In terms of the candidates, it was stunning both how cordial they were to each other and how little difference existed between them on the vast majority of their positions. Anyone who closely followed the 2008 primary debates could instantly tell that the Republican Party has shifted further to the right than it was four years ago. To Conservatives this is not only a positive on substance, but is also comforting as it guarantees that the 2012 election will be a clear ideological choice for the rest of the Country. This is something that you could not necessarily say about McCain vs. Obama in 2008 as, though it is hard to believe now, Obama actually ran as a â€œunifyingâ€ moderate Democrat (no chance he gets away with that this time!).
Here is a snap-shot of both the good and bad headlines that were made and the things said that could have a lasting impact on the race.
1) Though provoked, Tim Pawlenty inexplicably chose not to attack Romney on health care and Rick Santorum took a pass at wounding Romney on his abortion flip-flop.
2) Michelle Bachmann replaced answering the first question asked of her with the unexpected announcement that she is officially running.
3) Bachmann played into the potential â€œextremistâ€ label by implying that she believes a pregnant woman whose life is in danger, has been impregnated by a family member, or is the victim of rape should be legally required to give birth to the child. I realize that many hard-line Republicans may agree with this and that often these exceptions can be a ruse to justify an abortion, but the point is that, by and large, this will be controversial to the general electorate.
4) Even after months of running for president Herman Cain still refuses to provide any level of specificity regarding foreign policy, even after being widely criticized for his failure to do so in the first debate.
5) Newt Gingrich â€œre-back trackedâ€ on his statement that Paul Ryanâ€™s Medicare reform proposal is â€œright wing engineeringâ€. After saying this initially, then the following day saying his comments were â€œunfortunateâ€, last night he dug in and defended his original words (though he gave a fairly effective, all be it nuanced, explanation).
6) Ron Paul, in responding to what he would do regarding our current troop deployment, gave probably the best answer of the night by saying â€œI wouldnâ€™t wait for my Generalâ€™s; Iâ€™m the Commander In Chief. I make the decisions, I tell the Generals what to do, and Iâ€™d bring them home as quickly as possible.â€ This was great in that it shattered the multi-administration practice of using the Generals and there recommendations as an â€œexcuseâ€ to avoiding making the hard decision of ending a war. As soon as a General says, â€œI think we should lose this war now and leave immediatelyâ€ I will characterize this practice differently.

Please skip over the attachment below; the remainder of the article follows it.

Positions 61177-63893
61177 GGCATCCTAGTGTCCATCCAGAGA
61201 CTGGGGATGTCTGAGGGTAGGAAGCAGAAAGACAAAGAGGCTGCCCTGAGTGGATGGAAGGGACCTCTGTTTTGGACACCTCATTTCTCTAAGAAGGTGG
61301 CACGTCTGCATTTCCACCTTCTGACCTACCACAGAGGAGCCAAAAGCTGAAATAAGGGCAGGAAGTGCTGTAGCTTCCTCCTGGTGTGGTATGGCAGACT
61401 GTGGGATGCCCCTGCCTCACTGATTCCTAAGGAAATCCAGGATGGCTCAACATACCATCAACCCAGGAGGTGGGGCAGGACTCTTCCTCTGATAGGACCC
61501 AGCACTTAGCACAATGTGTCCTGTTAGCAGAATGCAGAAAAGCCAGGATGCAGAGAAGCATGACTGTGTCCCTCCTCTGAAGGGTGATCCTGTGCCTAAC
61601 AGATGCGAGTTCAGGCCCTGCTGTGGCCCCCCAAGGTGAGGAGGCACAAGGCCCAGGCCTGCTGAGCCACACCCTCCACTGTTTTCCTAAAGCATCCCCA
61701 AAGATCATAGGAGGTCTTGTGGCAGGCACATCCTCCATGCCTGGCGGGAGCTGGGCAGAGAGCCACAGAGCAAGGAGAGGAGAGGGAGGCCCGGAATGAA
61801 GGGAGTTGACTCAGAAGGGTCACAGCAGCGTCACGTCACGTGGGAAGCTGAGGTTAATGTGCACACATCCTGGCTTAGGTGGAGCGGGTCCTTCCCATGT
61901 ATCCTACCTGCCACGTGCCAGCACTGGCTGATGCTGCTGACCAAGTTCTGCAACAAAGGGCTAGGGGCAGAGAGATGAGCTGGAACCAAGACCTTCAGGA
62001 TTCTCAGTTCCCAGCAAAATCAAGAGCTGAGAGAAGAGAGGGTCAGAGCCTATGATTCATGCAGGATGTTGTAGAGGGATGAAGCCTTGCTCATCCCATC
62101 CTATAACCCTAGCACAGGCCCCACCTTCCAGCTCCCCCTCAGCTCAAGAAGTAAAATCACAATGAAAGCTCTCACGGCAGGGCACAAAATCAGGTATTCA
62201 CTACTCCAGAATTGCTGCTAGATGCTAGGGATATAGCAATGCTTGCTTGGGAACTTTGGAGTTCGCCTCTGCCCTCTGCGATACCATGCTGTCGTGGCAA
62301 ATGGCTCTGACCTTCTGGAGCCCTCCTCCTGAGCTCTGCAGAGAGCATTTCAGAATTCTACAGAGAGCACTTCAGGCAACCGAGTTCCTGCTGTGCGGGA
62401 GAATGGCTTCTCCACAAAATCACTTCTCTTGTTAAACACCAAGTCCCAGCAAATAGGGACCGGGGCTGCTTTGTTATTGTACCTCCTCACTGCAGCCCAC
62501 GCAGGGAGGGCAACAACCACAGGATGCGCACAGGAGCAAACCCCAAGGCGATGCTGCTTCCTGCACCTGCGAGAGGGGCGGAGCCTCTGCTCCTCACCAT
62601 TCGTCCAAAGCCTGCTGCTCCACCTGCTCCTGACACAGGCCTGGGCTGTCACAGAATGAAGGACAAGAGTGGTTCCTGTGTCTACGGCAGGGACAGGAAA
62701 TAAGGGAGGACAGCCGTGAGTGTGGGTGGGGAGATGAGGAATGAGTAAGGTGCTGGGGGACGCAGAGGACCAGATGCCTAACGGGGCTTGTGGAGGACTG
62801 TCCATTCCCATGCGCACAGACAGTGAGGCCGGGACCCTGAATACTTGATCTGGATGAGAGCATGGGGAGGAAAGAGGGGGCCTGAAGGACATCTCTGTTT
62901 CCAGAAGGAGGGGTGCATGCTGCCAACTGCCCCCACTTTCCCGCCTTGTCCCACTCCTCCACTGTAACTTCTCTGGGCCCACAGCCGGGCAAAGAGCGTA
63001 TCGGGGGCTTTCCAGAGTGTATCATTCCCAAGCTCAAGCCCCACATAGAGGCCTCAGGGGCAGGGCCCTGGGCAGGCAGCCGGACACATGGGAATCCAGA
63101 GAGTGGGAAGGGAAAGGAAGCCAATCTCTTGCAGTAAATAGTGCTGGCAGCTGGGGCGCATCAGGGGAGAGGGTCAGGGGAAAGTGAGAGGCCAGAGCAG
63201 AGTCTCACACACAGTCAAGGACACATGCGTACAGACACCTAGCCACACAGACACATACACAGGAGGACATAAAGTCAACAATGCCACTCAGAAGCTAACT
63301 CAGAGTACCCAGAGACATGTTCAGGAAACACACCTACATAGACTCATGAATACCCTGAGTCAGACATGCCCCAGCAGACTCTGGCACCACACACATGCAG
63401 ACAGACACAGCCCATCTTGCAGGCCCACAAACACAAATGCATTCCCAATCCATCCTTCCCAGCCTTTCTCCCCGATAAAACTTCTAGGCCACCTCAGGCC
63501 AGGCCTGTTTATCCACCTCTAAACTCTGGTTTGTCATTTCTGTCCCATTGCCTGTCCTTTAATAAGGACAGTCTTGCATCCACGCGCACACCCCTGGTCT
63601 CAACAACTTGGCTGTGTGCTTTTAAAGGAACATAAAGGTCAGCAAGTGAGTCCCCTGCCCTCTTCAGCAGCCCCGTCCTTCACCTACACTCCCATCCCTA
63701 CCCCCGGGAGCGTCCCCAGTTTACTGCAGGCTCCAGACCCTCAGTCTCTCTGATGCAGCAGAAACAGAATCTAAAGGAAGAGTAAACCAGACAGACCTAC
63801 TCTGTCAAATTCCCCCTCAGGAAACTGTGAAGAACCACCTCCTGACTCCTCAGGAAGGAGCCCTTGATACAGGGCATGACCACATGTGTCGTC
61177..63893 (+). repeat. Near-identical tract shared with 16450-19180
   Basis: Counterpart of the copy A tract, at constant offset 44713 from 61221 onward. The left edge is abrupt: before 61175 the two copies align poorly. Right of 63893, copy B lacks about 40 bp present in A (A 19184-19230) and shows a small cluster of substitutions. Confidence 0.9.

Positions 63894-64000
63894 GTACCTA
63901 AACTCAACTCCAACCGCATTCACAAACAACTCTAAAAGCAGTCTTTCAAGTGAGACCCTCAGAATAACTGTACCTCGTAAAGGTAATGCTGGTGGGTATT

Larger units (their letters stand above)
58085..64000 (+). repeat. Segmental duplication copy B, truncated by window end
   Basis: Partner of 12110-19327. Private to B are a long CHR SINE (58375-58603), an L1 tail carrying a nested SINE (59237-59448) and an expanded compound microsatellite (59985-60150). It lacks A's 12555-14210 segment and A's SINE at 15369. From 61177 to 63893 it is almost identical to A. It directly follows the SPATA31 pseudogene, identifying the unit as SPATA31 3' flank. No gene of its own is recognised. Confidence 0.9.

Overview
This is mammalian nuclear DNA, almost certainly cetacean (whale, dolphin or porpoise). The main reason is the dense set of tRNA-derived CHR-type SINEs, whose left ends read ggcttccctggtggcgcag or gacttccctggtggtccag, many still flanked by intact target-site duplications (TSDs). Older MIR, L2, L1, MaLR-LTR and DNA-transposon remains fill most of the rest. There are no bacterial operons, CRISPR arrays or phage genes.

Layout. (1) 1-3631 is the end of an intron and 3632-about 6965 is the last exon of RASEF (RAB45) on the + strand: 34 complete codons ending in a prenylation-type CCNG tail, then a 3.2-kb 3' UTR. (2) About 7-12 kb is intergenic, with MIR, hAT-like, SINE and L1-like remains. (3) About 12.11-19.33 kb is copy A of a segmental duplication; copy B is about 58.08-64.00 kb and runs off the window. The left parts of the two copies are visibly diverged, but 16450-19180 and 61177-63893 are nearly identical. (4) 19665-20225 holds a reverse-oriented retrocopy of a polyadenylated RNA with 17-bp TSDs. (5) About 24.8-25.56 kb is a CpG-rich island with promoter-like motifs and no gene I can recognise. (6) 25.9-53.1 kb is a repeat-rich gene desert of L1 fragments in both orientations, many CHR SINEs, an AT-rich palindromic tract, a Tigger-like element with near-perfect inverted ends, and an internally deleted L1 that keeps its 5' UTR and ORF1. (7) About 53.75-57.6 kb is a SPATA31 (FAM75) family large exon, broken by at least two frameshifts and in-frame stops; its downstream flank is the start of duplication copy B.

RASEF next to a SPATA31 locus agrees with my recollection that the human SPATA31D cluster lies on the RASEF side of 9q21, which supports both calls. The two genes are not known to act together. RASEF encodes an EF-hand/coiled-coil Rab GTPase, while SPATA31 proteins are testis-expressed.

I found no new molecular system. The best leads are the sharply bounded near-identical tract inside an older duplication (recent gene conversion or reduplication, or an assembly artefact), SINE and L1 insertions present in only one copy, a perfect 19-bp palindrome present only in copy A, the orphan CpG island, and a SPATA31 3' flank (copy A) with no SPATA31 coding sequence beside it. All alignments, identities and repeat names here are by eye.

7) Paul emphatically said that as president he would not authorize drone attacks on Al Qaeda in Yemen or in Pakistan (and presumably anywhere else).
8) Paul also said that hospitals should not be required to give illegal aliens (in this example a 5 year old child) emergency room medical care. Now even the most passionate Ron Paul supporters have to realize that, regardless of what merit one might think it has in theory, you simply canâ€™t say something like this in presidential politics and expect to win anything.
The Winners, The Maintainers, and The Losers
This debate saw three candidates gain a great deal; two do enough to keep their position in the field unchanged; and two who likely saw the status they have worked hard to build up diminished. The following categorizations are all based on individual expectations coming in and what they needed to do to boost their place in the pack.
Michelle Bachmannâ€”Itâ€™s hard to imagine her first appearance in the race, and on the National stage, going much better than it did. It was not only obvious that she belonged in the race, but that she is very near the top tier already. She confidently displayed her firm grasp on the issues, effectively alluded to her large and ongoing role in the fights on Capitol Hill, and emoted aggressiveness in going after Obamaâ€”something that Republicans are starving for. She said she would not rest until Obamacare is repealed and would spur job creation by bringing down tax rates substantially and reforming/repealing the EPA. You know it was a good night for her when the only indecisiveness she showed was on the question of who she preferred between Elvis and Johnny Cash, her answerâ€¦both.
Newt Gingrichâ€”Anyone who thought Newt was going away anytime soon must now consider that opinion a gross overreaction. Of all the candidates on the stage it was clear he was the most steeped in history, policy, and that he was the most natural debater. The immediate post-debate reaction from the CNN crew tried to make his statement that he would demand anyone in his cabinet be committed to the country and the Constitution akin to McCarthy-ism. That is complete rubbish. He called the Obama administration a â€œdestructive forceâ€, said he would repeal the Dodd-Frank financial reform bill as well as defund the National Labor Relations Board, and would quickly work to repeal Obamacare. Speaking of Obamacare, he was the only candidate to acknowledge the importance of a Senate majority in achieving repeal. He also said that he would re-assess our whole involvement in the Middle East and would bring our troops home as soon as possible (pursuant to their safety).